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Why Do I Have a Bitter Taste in My Mouth?

November 18, 2020

Filed under: Uncategorized — Dr. Angela Ruff @ 6:22 pm
man cringing with tongue out

For some people the saying, “it left a bad taste in my mouth,” is more than an adage. If you find yourself consistently noticing a bitter taste, this could signal a notable oral health issue. Keep reading to learn more about what could be the cause of it.

Causes of A Chronic Bitter Taste in The Mouth

When you eat something made with onions or enjoy a sour piece of candy, it is typical to have a bad taste in your mouth afterward due to the strong oils or flavors left on your tongue. In fact, this taste can sometimes even last a short time after brushing your teeth. However, if you have noticed that the bitter taste in your mouth just never seems to go away, it’s time to have a talk with your Fayetteville dentist. Here are some of the factors and medical conditions that this symptom could indicate:

  • Dental Issues: If a person’s dental hygiene is poor, this can lead to cavities and infections in the gums, which can result a lingering foul flavor on the tongue.
  • Dry Mouth: Also known as Xerostomia, this condition means that the mouth does not produce sufficient saliva. This allows bacteria to thrive, causing a bitter taste.
  • Burning Mouth Syndrome: This is a rare and often sporadically appearing syndrome that causes a constant burning sensation in the mouth. Along with it, many people also experience a rancid taste.
  • Acid Reflux: People with this condition consistently experience the symptom of stomach acid rising into the food pipe, which often brings about a foul taste in the mouth that will persist for as long as the other symptoms do.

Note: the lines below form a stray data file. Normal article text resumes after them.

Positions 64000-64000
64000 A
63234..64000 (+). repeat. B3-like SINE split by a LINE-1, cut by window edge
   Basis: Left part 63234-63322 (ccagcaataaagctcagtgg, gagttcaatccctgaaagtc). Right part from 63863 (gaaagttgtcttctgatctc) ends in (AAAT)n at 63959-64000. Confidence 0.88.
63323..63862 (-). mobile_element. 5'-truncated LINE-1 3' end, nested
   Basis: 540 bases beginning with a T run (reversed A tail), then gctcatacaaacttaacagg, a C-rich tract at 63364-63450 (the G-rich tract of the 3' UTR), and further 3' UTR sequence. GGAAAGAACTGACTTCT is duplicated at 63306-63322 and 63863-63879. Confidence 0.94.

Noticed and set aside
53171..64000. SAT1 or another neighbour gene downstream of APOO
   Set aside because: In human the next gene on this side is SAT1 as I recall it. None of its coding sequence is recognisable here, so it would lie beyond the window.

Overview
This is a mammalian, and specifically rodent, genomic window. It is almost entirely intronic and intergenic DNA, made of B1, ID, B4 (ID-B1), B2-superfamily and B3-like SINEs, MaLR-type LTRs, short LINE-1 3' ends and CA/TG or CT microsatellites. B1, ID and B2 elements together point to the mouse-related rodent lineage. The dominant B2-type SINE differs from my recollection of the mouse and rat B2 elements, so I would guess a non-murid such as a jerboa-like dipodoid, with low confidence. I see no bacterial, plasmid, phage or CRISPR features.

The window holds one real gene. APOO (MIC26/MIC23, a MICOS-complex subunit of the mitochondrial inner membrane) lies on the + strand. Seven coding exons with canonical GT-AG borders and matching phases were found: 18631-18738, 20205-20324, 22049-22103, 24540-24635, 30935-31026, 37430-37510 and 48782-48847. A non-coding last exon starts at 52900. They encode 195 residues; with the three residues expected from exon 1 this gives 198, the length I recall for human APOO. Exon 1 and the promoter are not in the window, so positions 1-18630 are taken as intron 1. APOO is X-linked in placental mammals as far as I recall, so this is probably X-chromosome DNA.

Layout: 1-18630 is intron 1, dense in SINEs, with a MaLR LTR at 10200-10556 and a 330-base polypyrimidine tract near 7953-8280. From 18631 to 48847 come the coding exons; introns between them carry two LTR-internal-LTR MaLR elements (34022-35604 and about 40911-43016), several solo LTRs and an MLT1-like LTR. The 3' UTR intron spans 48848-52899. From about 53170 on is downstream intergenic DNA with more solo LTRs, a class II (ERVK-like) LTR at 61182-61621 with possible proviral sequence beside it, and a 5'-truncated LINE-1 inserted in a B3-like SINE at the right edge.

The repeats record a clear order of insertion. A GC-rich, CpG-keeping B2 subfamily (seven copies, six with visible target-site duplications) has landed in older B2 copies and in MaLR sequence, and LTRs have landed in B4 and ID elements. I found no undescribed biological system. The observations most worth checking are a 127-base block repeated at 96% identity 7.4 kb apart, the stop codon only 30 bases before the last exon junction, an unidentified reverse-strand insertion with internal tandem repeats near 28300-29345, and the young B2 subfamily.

• Oral Thrush: This is a treatable but serious yeast infection in the mouth characterized by white spots or blotches on the tongue, mouth, or throat…and you guessed it! It also causes a bad taste in the mouth.
  • Stress or Anxiety: This one may come as a surprise, but when the stress response is triggered in the body, the chemicals produced by the brain can cause a person’s sense of taste to be altered. Anxiety, on the other hand, causes the mouth to dry out.
  • Nerve Damage: Did you know that your taste buds listen to the nerves in your brain? This means that nerve damage in the brain can alter taste. This is often why sufferers of Alzheimer’s disease often lose their appetites as the condition worsens. Other common illnesses that affect taste are epilepsy, multiple sclerosis, brain tumors, and Bell’s palsy.
  • Medication: Certain medications or even supplements can cause a bitter taste in the mouth, such as antibiotics, iron, zinc, and cardiac drugs. If you take medications, it’s always a good idea to check with your doctor regarding all of the side-effects.
  • Chronic Sinus Problems: When sinus cavities are inflamed, the proteins sent out by the body can affect the taste buds on the tongue, causing a metallic or bitter taste to linger in the mouth.

If you struggle with a chronic bitter taste in your mouth, it’s important to talk to your dentist about it as soon as possible, as it could signify an underlying issue. Let them help you figure out the best option to resolve it so you can enjoy flavor again!

About the Author

Dr. Angela C. Ruff heads up the team of experts at Ascot Aesthetic Implants and Dentistry. Her patients are her priority and helping people who struggle with chronic oral issues is something she is passionate about. She also places high value on knowledge and continues to advance her skills with continuing education. Do you suffer from a chronic bitter taste in your mouth? Make an appointment to visit us online, or call us at (910) 630-6199.